I have a pair of CentOS Linux servers in each datacenter. They have failover within each datacenter, managed by heartbeat and DRBD (I know these are outdated tools, but they are stable, so there's no desire to change them).

They also have the capability for inter-datacenter switch as well, to make the east datacenter active while west becomes passive. But this is a manual engineering process, and that's okay.

The west datacenter is currently the active one, the east datacenter is passive.

serverA.west <-> serverB.west  <-----------> serverA.east <-> serverB.east
     ACTIVE DATA CENTER                           PASSIVE DATA CENTER

Servers can run mysqld and a Java application.

The Java application on this server should run only on the Primary host in the active datacenter (i.e. serverA.west). If another instance of the Java application starts on the Secondary host (serverB.west), or on either host in the passive datacenter, there's a risk of split-brain problems.

Today serverA.east rebooted, which caused heartbeat to flip over to serverB.east. Heartbeat then dutifully started the Java app on serverB.east, which we don't want to happen.

Heartbeat also started mysqld on serverB.east, which is correct, because MySQL replication should keep going, replicating the changes from the west datacenter continuously so the east DC is ready to take over when needed.

/etc/ha.d/haresources names the /etc/init.d scripts for mysqld and the Java application as the resources to start.

We want to allow heartbeat to manage the A/B pair in the passive datacenter. It should start mysqld on a failover, but not the Java app. But if the east datacenter is the active one, then heartbeat should start the Java app during a heartbeat-automated failover.

What's a good way to implement this?

What I am hoping for is something that takes one step to configure as we switch the active datacenter from west to east. Ideally, it should be mistake-proof, i.e. it should be guaranteed that exactly one of the datacenters is configured as the active one.

  • DRBD is still actively developed and is by no means outdated. Heartbeat is still maintained, but yes, Corosync/Pacemaker is stable and actively developed. The way you're using Heartbeat has been deprecated for many years; so many that I would be surprised if you could find any documentation on implementing even the most basic clusters in this way anymore. If you were open to using the current defacto Linux HA Cluster stack you could even automate failover between your two datacenters (by using Booth). location/ordering constraints are what you're after, but I can't help with Heartbeat v1 :( – Matt Kereczman Dec 9 '16 at 17:04
  • @MattKereczman, thanks but we are not intending to rearchitect that part of our infrastructure, we plan to move everything to AWS instead. – Bill Karwin Dec 9 '16 at 17:59

I think, you can't do it with (native) heartbeat only. You can use pacemaker, he can work with quorums, but... You don't have a quorum. Imagine, that link between data centers fails - every of east and west will think, he is only one survivor and every of them start application, switch mysql to master mode etc. And you'll get really split-brain position.
IMHO, if you need really HA, you need 3th data center, then migrate MySQL to MariaDB with Galera cluster, and start on them your Java app, may be even in active-active-active mode.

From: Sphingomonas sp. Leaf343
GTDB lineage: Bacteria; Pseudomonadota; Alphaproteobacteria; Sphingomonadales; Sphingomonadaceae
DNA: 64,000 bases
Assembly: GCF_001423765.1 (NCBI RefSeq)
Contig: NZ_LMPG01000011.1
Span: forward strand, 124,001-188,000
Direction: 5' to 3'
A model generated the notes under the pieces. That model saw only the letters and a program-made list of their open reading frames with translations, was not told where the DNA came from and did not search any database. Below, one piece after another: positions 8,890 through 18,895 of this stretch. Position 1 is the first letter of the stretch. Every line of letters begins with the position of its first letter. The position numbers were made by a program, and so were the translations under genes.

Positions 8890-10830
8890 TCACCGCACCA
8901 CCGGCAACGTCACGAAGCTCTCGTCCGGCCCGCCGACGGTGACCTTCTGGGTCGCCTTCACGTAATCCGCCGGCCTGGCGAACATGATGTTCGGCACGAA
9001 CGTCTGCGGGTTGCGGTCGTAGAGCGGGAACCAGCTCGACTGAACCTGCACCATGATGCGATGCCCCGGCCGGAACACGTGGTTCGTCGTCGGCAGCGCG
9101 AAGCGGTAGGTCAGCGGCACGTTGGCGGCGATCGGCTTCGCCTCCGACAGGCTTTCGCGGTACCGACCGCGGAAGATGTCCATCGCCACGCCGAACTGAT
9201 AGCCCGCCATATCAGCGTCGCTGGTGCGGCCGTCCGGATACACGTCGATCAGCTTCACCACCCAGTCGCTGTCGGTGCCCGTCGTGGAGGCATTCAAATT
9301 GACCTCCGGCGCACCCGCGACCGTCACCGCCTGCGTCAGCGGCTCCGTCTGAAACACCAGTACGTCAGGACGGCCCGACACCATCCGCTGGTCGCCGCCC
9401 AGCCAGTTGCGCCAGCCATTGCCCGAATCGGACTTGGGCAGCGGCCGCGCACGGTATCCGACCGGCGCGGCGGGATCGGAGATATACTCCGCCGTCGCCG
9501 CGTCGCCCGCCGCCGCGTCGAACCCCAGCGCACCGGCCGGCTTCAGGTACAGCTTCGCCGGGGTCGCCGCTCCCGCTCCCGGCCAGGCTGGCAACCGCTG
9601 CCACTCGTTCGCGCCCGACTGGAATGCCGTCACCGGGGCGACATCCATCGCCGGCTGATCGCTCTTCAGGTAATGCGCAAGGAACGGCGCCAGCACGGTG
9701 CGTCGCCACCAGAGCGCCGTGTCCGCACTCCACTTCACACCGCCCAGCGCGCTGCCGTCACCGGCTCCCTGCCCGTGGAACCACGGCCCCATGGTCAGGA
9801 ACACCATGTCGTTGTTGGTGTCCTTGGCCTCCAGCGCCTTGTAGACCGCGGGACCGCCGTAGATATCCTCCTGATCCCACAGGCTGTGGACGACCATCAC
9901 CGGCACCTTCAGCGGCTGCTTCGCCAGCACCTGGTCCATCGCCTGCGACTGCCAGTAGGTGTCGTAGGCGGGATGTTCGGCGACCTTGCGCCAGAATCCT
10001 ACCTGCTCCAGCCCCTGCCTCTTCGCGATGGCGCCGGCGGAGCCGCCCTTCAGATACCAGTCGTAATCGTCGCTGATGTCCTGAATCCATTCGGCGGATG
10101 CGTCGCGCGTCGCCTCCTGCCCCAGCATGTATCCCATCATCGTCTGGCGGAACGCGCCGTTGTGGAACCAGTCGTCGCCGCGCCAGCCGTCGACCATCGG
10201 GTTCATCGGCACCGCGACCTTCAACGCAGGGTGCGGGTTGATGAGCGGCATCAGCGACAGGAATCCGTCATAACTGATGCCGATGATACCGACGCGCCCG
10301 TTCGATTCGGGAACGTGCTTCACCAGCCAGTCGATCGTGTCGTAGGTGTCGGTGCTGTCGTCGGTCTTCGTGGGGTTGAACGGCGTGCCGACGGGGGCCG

| improve this answer | |
  • We do not need to automate failover between datacenters, only failover between A/B nodes within each datacenter. But thanks for your answer. What you suggest is of course correct if we needed to automate failover between datacenters. – Bill Karwin Dec 9 '16 at 16:16
  • > But if the east datacenter is the active one, then heartbeat should start the Java app during a heartbeat-automated failover. It is automated failover. But, the current configuration can not distinguish situations - datacenter west fail or only the link between west and east. I would have made the third arbitrator machine with trivial script something like WEST_FAILED=0 if [ dc_active(west) ]; then [ $WEST_FAILED -eq 1 ] && ssh east service Java stop sleep 10 elif [ dc_active(east) ]; then WEST_FAILED=1 ssh east service Java start fi – Bob Grandys Dec 10 '16 at 10:52

The solution I came up with is to keep two versions of /etc/ha.d/haresources.

root:/etc/ha.d$ ls -l
lrwxrwxrwx 1 root root   16 Dec 22 10:31 haresources -> haresources-dark
-rw-r--r-- 1 root root  151 Dec 22 10:22 haresources-dark
-rw-r--r-- 1 root root  161 Dec 22 10:30 haresources-live

The "haresources-dark" is used in all servers in the DR datacenter (east). I use a symlink so haresources points to haresources-dark.

The only difference between the two versions of haresources is the mention of Java applications. In the dark version, Java applications are not started.

If/when we ever switch to the DR datacenter, we'll have to update these symlinks manually. But that is acceptable.

This is not mistake-proof. I have to manually set up the symlinks on all my heartbeat-managed servers in the DR datacenter. And there's nothing to enforce that one datacenter is "dark" and the other is "live." This is going to be a manual solution for now.

| improve this answer | |

Your Answer

By clicking “Post Your Answer”, you agree to our terms of service, privacy policy and cookie policy

Not the answer you're looking for? Browse other questions tagged or ask your own question.